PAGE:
Baking Powder Wars

First patented in 1856, baking powder is the invented substance that is the basis of all white baked fluffy foods that we think of as staples today. Pancakes, muffins and all that yummy stuff would not exist without it. This book documents the story of baking powder, and it is full of intrigue, backstabbing, and excitement. The entire Senate of Missouri was bribed at one point, and dozens of women outright stole recipes from their slaves and claimed them as their own. The baking powder industry tried to get their competitors product banned, and the biased media helped them along the way. This glimpse into America’s absurd history entertained me. From the publisher: Civitello shows how hundreds of companies sought market control, focusing on the big four of Rumford, Calumet, Clabber Girl, and the once-popular brand Royal. She also tells the war’s untold stories, from Royal’s claims that its competitors sold poison, to the Ku Klux Klan’s campaign against Clabber Girl and its German Catholic owners.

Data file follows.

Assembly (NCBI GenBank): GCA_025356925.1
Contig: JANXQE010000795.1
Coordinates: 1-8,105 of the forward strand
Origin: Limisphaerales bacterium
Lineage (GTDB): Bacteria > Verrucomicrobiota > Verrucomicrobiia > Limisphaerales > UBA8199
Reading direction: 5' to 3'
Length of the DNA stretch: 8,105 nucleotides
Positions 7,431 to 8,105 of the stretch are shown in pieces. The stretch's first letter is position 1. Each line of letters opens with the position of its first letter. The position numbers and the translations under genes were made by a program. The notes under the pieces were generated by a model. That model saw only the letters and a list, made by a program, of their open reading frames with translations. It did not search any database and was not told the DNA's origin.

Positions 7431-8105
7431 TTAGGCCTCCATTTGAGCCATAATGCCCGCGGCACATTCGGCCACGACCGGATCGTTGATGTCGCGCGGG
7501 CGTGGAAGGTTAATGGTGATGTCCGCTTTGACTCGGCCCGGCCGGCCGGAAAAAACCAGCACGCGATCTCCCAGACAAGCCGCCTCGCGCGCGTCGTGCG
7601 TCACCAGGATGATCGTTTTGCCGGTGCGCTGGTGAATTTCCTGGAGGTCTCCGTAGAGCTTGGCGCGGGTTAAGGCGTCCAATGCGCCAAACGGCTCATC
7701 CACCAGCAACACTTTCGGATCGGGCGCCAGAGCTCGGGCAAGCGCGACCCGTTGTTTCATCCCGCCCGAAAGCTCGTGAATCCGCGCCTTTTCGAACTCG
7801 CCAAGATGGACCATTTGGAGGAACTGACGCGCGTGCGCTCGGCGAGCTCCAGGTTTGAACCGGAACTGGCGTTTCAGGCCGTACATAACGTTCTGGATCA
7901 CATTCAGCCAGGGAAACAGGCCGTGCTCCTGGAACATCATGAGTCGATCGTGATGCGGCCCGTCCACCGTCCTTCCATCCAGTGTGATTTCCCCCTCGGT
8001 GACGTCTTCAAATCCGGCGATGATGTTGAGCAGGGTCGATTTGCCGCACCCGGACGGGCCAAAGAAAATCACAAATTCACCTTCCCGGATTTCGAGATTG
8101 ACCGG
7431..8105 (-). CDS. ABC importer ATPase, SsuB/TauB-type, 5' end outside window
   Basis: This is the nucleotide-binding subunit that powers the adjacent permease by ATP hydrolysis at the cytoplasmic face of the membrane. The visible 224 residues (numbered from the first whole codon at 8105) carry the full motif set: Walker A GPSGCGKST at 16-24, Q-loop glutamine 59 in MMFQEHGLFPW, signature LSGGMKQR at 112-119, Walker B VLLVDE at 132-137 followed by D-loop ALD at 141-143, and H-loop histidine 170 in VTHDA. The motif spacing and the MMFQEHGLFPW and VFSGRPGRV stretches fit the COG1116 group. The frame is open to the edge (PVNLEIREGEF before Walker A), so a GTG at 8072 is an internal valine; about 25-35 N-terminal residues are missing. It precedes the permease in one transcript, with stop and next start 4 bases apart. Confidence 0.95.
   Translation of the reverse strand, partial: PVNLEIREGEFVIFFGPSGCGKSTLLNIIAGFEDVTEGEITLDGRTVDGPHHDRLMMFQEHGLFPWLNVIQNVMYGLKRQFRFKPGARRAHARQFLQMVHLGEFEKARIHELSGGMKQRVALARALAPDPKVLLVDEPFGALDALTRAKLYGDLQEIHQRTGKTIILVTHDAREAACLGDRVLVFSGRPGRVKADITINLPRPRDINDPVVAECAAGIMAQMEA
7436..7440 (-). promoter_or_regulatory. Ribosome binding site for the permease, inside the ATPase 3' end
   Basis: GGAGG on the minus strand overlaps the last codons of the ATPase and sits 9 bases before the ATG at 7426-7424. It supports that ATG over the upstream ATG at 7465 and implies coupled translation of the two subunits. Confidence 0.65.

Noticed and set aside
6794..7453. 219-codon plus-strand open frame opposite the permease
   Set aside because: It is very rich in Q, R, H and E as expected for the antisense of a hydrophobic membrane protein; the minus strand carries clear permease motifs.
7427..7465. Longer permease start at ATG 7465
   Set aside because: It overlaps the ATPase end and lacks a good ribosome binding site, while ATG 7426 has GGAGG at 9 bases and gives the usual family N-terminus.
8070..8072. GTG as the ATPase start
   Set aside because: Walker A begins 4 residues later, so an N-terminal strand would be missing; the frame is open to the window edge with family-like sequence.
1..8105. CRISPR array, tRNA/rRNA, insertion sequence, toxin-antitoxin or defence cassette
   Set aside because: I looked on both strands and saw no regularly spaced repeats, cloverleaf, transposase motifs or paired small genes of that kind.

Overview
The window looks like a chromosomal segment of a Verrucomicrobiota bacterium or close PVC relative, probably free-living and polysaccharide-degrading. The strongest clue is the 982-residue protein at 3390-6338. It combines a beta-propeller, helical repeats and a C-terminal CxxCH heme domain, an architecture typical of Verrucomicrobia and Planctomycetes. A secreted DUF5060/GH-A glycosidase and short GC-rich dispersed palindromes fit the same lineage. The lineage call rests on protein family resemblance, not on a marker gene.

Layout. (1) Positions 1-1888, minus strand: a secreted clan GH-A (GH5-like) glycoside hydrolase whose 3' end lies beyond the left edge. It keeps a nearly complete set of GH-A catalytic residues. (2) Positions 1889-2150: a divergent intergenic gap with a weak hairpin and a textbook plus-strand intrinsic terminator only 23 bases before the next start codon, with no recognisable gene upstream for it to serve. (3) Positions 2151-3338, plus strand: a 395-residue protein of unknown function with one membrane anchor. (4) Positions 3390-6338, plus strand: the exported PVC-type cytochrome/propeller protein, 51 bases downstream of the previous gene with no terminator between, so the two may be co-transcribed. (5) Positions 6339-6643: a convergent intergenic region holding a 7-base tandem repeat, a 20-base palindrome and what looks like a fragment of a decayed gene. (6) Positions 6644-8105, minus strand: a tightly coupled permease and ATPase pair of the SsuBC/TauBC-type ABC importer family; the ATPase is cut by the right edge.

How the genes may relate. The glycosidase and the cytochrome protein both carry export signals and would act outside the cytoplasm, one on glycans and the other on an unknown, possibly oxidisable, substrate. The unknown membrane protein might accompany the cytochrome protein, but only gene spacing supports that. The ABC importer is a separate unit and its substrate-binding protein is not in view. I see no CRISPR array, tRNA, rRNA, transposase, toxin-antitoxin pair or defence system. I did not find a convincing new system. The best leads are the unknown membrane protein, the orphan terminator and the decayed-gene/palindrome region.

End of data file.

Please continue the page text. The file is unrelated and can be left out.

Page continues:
I read a DRC of this book from Net Galley in exchange for an honest review. You can read it on or around June 15, 2017.

Baking Powder Wars: The Cutthroat Food Fight that Revolutionized Cooking


Jennifer Naughton

I'm a lifelong bibliophile who happens to love children's books and who should have become a librarian. Instead I horde books in case of apocalypse or the enactment of a Fahrenheit 451 type law. My five kids accept my addiction and have learned to accept books in odd places.